I found a source a while back for phrygian caps. [etsy]

I haven’t put much effort into finding the rest of a sans-culottes outfit, but I probably will. Maybe next halloween I’ll wear it and splash myself with stage blood and smile a lot. Or, maybe by then, I’ll be building guillotines…

To make the roundel look more like a French tricolor cockade, I cut the circular pieces out of felt.

I like the Guy Fawkes masks, but they look to me a bit too much like an ironic, smug, smirking white guy. And I think that if we’re going to talk about revolutions, we should be scary. The French revolution’s terror was fairly small beer, really – a few thousand aristocrats – you can see they came roaring right back into power. To get the rich to take us seriously, we’re going to have to try harder than the French and the Russians did.

My parents got a pair for the holidays, I’m looking forward to seeing how they decorate them.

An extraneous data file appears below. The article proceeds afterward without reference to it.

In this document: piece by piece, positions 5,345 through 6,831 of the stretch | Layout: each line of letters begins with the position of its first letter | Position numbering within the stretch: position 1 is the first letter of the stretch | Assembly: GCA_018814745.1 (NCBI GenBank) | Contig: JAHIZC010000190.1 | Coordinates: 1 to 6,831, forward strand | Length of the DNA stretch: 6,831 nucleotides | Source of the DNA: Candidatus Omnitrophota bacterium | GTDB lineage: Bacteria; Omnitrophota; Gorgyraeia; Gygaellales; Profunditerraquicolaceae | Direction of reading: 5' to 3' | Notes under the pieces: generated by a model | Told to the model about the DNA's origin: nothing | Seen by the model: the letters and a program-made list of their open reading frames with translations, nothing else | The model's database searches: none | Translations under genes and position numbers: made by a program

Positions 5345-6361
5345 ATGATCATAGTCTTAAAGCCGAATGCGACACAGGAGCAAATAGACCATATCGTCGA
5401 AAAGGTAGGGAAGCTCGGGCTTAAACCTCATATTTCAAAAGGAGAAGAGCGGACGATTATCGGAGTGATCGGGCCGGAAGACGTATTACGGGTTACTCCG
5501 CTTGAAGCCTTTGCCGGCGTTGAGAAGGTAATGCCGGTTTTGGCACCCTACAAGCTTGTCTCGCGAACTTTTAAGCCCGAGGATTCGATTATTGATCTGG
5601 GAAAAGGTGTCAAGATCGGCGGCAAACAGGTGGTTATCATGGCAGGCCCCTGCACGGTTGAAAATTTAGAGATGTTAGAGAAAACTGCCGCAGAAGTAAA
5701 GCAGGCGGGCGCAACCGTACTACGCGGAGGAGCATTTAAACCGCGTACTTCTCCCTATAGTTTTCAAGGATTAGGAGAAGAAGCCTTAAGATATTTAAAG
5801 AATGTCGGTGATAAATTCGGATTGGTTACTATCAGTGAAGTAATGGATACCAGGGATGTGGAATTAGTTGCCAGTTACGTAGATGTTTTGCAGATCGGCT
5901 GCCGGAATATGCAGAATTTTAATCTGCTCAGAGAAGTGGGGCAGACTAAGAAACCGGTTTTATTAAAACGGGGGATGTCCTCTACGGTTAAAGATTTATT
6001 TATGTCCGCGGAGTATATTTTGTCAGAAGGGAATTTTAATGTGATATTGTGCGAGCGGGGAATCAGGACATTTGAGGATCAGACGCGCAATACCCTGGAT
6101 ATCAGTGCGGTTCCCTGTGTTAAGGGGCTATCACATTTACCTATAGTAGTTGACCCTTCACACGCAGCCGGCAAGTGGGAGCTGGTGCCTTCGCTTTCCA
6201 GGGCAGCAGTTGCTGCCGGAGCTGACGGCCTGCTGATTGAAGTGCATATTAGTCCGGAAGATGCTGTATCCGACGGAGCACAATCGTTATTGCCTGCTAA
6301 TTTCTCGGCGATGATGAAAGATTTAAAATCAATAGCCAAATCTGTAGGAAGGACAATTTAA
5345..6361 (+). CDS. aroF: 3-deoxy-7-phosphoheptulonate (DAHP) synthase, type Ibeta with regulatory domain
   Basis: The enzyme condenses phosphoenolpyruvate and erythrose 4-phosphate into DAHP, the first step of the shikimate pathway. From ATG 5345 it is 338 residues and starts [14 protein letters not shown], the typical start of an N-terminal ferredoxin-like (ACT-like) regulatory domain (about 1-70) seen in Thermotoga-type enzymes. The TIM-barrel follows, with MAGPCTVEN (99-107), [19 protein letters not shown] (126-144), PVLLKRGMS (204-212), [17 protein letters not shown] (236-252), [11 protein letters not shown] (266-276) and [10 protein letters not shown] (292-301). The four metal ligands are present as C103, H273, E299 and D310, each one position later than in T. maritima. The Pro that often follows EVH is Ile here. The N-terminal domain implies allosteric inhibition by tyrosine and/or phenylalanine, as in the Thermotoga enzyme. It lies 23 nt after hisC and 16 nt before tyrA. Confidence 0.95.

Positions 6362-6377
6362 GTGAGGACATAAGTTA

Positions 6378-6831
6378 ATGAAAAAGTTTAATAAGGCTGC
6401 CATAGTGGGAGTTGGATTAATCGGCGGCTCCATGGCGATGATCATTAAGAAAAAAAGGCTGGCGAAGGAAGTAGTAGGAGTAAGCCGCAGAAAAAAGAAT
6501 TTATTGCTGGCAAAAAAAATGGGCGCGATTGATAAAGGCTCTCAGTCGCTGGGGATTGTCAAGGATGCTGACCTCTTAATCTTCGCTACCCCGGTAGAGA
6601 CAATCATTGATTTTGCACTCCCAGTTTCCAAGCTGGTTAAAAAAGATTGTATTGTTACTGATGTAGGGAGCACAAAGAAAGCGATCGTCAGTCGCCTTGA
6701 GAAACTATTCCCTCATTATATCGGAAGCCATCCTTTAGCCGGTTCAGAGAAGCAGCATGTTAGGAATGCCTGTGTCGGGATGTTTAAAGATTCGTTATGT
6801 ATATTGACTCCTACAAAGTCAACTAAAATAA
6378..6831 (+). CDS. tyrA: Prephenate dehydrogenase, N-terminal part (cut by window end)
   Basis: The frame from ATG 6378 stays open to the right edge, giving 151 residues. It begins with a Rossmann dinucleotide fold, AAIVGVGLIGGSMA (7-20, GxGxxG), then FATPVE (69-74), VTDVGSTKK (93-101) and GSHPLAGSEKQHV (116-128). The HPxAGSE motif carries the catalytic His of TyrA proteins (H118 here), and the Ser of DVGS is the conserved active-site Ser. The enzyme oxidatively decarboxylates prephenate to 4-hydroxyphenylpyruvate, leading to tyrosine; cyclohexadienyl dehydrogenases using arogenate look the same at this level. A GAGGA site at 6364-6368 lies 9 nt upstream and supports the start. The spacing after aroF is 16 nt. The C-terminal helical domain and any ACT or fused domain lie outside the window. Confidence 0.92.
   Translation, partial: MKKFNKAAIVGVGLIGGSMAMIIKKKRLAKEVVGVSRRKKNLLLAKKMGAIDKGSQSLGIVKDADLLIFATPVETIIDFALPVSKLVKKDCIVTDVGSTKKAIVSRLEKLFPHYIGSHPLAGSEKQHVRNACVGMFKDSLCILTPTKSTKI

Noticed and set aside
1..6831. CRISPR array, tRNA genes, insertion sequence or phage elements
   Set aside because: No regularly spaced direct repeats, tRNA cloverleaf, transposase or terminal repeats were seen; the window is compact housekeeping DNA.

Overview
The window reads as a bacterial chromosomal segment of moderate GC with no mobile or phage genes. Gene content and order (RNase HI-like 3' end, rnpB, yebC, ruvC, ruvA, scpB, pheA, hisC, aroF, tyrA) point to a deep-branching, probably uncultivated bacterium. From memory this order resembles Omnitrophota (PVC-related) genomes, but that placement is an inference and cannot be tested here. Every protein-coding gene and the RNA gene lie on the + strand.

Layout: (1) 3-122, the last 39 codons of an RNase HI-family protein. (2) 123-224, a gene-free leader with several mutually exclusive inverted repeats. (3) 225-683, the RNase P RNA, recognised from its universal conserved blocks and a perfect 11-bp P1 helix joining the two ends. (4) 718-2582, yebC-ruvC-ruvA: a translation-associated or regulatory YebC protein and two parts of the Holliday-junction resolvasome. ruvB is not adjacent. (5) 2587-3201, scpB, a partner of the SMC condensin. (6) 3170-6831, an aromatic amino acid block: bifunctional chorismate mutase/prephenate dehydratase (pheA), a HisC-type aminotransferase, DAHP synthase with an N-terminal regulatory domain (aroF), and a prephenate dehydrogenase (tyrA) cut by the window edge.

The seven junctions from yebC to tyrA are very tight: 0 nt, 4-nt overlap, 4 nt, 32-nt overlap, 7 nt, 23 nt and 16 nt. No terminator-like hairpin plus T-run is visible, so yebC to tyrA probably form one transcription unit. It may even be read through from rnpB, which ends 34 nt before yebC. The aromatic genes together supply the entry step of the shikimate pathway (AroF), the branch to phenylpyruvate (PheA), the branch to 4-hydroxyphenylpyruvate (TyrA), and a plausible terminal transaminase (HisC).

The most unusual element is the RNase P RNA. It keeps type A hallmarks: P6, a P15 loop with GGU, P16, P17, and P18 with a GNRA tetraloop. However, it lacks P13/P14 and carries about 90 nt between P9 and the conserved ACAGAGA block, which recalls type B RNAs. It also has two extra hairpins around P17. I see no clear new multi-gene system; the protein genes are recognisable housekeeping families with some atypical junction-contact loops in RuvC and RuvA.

And, now that it’s all over and done, I have two mint, beautiful red linen phrygian caps, size L. I have been trying to think of how to do a giveaway of them, but I don’t want to force anyone to play. If one of you really wants one, and has a good idea for how to decorate it, you can post below in the comments and two of you can be the happy adopter of your very own phyrgian cap. I have some red and black felt, too – let me know if you want any of that.

Vive la révolution!


  1. John Morales says

    This post has acquainted me with the concept of a Phrygian cap and (after due Googling) somewhat of its semiotic significance.

    (The decoration aspect seems to be yours, though)

  2. says

    I already have one! And as you know, I enjoy wearing it. I do have to wear it tilted quite a ways back, else it comes down to my nose. I’m a 6 3/4 hat size, and with hat sizers, I can go up to 7 1/4.